Second-year Architecture student KAI MCKIM decided to interrupt his studies this academic year and work on a project planning, designing, and constructing a sculptural studio in Oxfordshire. WILL FERREIRA DYKE speaks to him about the realities of working on a commissioned project, in comparison to a Bartlett brief.
Kai! I miss seeing you lurking outside the Bartlett. How do you feel interrupting your studies, do you think it was a much-needed break?
Partly yes, but I think I am missing it. The main reason I interrupted was because I thought that phasing back to face-to-face teaching would be a shambles. There was a lot of unpredictability and what I thought was hot air optimism for this year’s prospectus. But it seems like they’re doing a better job than expected. I miss having that vigorous routine, working together, seeing lots of people, and even commuting! That being said, I’m blessed to have this project, it’s keeping me very busy.
Can you discuss this project further?
I’m working on a commission for a client who wanted to build a sculpture studio-cum-office-cum-furniture storage space. Ultimately, it is a glorified shed and shipping container, but we’ve designed a courtyard and compost toilet to go with it. It’s a very chaotic process, and I’m fully entrenched in the reality of constructing this building every step of the way. I started with initial site surveys and then progressed into drawing up sketches. These were then followed by accurate plans, producing various iterations to reach a point where the client is happy to go forward. Then comes the practical, physical dimension of the project, clearing all the brambles, prepping the ground with compacted gravel and weed membranes. We will then need to excavate, hire a digger, hydraulic jack and all that sort of stuff, lay a lot of concrete foundation and then start building up from there.
How do the realities of building a structure compare to your expansively creative Bartlett projects?
It’s just so real! Granted this project is only small, but nonetheless extremely intricate. It is exactly this reality, using our hands to physically engage with a structure that will endure, that makes the project so exciting. This type of work comes with many constraints, however: fitting everything in the budget, the annoyance of a certain touchy neighbour, and keeping the client happy (which, in a way, can be compared to the approval of Bartlett tutors, but they’re not paying me!).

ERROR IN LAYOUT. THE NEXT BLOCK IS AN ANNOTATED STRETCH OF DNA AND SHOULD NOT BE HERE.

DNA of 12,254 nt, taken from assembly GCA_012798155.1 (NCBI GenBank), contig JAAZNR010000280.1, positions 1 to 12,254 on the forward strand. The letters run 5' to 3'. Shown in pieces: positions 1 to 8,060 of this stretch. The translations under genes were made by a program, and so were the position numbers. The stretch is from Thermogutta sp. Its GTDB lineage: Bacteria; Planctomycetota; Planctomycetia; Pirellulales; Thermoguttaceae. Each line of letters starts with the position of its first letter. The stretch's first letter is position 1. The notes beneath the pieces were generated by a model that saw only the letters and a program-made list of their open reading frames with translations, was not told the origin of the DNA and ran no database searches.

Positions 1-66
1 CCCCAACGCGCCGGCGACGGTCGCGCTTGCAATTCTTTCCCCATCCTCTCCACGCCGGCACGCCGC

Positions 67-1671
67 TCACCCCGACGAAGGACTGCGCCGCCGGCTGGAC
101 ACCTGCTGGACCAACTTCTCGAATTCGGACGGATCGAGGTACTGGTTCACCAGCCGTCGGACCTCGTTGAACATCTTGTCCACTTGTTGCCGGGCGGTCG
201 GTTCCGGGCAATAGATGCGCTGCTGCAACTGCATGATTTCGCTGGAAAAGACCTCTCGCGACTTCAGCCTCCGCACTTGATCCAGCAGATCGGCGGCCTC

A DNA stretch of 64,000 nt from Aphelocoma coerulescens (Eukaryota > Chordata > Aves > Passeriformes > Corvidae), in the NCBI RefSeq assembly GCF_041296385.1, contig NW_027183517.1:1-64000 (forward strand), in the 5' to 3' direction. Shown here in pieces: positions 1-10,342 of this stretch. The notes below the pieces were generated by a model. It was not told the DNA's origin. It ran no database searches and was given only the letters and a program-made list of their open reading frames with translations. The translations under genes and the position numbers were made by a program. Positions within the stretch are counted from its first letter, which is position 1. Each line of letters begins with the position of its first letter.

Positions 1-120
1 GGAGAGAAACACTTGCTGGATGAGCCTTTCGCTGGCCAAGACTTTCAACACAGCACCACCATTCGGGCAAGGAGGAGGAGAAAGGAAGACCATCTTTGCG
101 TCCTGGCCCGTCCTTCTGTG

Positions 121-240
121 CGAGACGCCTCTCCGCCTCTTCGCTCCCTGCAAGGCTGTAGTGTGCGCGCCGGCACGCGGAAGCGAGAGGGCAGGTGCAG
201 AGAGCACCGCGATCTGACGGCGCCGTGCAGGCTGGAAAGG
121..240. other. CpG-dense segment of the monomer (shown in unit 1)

Going forward with this project, will you be doing all the construction – plastering, assembling – and all the other architectural verbs I have no clue about?
Yes, myself and my boyfriend, Nic are taking on all the jobs: designers, project managers, fabricators and now employers. Even down to the minutiae of paperwork; I’m having to send off invoices and pay suppliers. The project is estimated to be finished around late February/March. I want it done quickly to allow time to do other things this year. Though this will mean that we are going to have to work through winter.
Heat warmers, hot water bottles and brandy at the ready.
Oh yes brandy, of course the brandy.
Post completion, post brandy, what sort of things are you interested in seeing? Your second year project focused on sustainable technique, is that where your interests lie?
Yeah, I suppose so. I can remember in first year, there was a period where I nearly dropped out of university, partly because of the modules supposedly to do with sustainability. I remember being disheartened back then by the lack of initiative or even interest in seriously applying any degree of climate awareness to university projects by tutors or students. The construction industry contributes to approximately 40% of all CO2 emissions, mainly from concrete as well as embedded carbon. But this was almost seen as a given, at least in my opinion. Recently, there has been a push for more sustainable building globally with the changing zeitgeist of climate change awareness, which is getting me quite excited and making me think that my future in architecture will likely be in that field. There is so much innovation needed, which is at once both daunting and exhilarating.
What are your plans for third year, do you think this year will be useful for your next university project.
Yes, for sure. Working on the current sculptural studio project, even at its diddy little scale, is helping to conceptualise the reality of a future project, and will be so useful in understanding the feasibility of whatever I decide to create. Maybe this sculpture studio will head me down a more practical route. Who knows.